Amptech Corp., a Canadian injection molder of electronic and telecommunications parts, is finalizing a deal to take over Phoenix International SA de CV, a fast-expanding Mexican molder of electronic parts. The deal is due to close by early May. Amptech of Calgary, Alberta, and Phoenix's majority shareholder, General Electric Co., agreed on an undisclosed purchase price in January, said Ehor Babij, the Canadian firm's president and chief executive officer.
Amptech operates 45 injection presses in Calgary where it produces 1.5 million telephone housings a year for its top customer, Northern Telecom.
The Calgary molder is integrated, operating a busy mold shop and telephone housing assembly lines to supply customers on a just-in-time basis.
Amptech decided to look outside the United States and Canada about three years ago because U.S. sites with a relevant customer base already have well-developed molder infrastructures, the firm's president said in a recent telephone interview.
His firm, which considered several locations in Mexico, chose Guadalajara because of its heavy concentration of potential clients in markets Amptech serves. Companies there include AT&T, Hewlett Packard, IBM, Kodak and Texas Instruments.
Three-year-old Phoenix, which began life in the old Guadalajara Wang Computer plant as a U.S.-Mexican joint venture, injection molds electronic parts and makes electromechanical assemblies.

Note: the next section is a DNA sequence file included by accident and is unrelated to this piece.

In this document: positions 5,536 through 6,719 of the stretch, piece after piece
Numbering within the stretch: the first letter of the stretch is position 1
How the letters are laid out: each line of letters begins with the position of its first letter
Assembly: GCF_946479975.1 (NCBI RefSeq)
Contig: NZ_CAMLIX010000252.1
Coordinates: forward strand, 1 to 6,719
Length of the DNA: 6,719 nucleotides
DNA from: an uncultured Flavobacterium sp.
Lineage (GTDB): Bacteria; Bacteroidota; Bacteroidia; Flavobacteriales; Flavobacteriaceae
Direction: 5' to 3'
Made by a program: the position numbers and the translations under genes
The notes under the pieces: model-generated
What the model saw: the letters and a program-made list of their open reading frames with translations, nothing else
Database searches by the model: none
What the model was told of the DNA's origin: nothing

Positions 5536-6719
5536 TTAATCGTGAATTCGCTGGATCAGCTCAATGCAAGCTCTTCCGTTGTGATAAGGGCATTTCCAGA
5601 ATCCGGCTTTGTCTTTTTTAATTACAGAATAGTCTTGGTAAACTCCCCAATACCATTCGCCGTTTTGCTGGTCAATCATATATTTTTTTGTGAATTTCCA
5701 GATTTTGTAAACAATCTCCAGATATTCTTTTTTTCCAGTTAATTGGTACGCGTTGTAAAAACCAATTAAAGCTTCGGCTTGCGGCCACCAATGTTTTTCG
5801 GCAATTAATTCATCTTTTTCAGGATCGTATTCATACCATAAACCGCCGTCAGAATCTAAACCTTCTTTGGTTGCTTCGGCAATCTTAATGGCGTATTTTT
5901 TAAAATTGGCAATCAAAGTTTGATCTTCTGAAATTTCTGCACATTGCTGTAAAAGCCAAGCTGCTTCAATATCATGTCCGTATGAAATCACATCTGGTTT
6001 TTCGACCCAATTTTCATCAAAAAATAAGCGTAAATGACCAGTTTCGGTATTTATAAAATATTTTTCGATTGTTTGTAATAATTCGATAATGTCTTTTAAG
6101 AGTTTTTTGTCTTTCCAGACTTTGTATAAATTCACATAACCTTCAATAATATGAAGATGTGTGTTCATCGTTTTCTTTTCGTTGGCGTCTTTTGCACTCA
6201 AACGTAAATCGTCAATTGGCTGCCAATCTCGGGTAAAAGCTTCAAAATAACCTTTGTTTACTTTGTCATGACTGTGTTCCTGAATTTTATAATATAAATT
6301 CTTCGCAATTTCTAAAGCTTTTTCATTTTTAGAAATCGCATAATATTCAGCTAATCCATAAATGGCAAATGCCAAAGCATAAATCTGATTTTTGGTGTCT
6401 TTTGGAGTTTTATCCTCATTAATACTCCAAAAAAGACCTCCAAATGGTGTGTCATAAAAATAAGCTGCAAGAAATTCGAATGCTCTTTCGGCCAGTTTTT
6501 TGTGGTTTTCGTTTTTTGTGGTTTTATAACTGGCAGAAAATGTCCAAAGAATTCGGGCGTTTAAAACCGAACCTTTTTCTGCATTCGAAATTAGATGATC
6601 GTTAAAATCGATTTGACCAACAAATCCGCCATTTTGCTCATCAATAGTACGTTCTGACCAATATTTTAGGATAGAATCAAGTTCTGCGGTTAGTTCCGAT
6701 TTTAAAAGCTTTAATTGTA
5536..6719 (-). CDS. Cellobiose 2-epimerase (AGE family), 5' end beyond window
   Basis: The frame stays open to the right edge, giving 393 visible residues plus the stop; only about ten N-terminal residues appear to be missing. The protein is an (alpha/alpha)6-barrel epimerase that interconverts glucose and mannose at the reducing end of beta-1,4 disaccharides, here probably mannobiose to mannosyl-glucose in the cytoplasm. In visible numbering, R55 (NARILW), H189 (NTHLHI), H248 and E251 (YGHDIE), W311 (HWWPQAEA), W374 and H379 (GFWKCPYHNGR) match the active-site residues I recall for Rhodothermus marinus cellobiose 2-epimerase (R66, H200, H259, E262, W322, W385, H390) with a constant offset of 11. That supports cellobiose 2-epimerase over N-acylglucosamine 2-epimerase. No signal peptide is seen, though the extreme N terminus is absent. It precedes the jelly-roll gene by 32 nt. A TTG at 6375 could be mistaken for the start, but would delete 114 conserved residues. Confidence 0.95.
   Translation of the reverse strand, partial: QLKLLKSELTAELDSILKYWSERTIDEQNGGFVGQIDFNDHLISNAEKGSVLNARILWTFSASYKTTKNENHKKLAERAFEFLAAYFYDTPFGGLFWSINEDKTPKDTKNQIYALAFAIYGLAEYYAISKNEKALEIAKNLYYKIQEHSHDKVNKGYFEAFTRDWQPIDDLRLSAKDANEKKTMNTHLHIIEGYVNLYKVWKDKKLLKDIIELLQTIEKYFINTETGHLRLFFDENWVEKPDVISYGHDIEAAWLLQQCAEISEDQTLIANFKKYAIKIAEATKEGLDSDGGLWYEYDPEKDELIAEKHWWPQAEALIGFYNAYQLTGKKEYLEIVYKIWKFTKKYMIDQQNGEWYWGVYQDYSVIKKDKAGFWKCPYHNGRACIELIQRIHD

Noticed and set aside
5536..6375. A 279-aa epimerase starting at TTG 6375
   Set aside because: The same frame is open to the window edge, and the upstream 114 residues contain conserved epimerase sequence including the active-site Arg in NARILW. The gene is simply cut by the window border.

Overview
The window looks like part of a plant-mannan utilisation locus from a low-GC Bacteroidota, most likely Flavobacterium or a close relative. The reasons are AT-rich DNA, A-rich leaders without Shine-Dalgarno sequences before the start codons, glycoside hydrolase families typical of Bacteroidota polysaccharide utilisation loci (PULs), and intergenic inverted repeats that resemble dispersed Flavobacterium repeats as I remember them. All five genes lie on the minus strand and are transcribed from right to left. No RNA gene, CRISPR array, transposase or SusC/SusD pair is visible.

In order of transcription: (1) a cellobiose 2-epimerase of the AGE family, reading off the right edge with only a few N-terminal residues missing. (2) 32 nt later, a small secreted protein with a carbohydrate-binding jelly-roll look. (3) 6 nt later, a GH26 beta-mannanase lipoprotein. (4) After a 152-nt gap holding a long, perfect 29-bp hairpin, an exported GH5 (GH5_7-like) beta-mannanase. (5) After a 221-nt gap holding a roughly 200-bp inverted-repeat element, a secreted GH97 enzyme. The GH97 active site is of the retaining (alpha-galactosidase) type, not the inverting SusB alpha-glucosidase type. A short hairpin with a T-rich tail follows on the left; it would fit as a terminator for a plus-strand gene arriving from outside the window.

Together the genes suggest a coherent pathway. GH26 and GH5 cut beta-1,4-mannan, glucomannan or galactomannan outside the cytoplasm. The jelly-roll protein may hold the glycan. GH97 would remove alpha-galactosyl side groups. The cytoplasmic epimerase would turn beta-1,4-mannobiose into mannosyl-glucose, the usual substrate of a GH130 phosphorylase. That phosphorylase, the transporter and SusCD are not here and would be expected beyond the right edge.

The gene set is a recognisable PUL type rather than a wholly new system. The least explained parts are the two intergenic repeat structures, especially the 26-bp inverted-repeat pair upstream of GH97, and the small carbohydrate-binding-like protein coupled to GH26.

It was bought in 1993 by injection molder Component Techno-logy Corp. of Erie, Pa. GE Capital Corp. took control of CompTech in 1991 after the Erie molder's owners defaulted on GE loans.
In contrast, Phoenix consistently has reported profitable results and has seen its sales soar sevenfold in three years, said its president, Omar Osorio. Its 1995 sales hit US$7.7 million, and 98 percent of its production goes for export.
Babij, who would not reveal the purchase price until the deal is concluded, said his firm has "extensive'' plans for Phoenix.
The plans include purchasing more injection presses and a major molding expansion to capture a large share of the big local component business, Babij said.
This is the first foreign acquisition by 28-year-old Amptech, which expects to report sales of about US$25 million for fiscal 1995-96, Babij said. But his firm already has entered into two joint ventures with Japanese and European partners.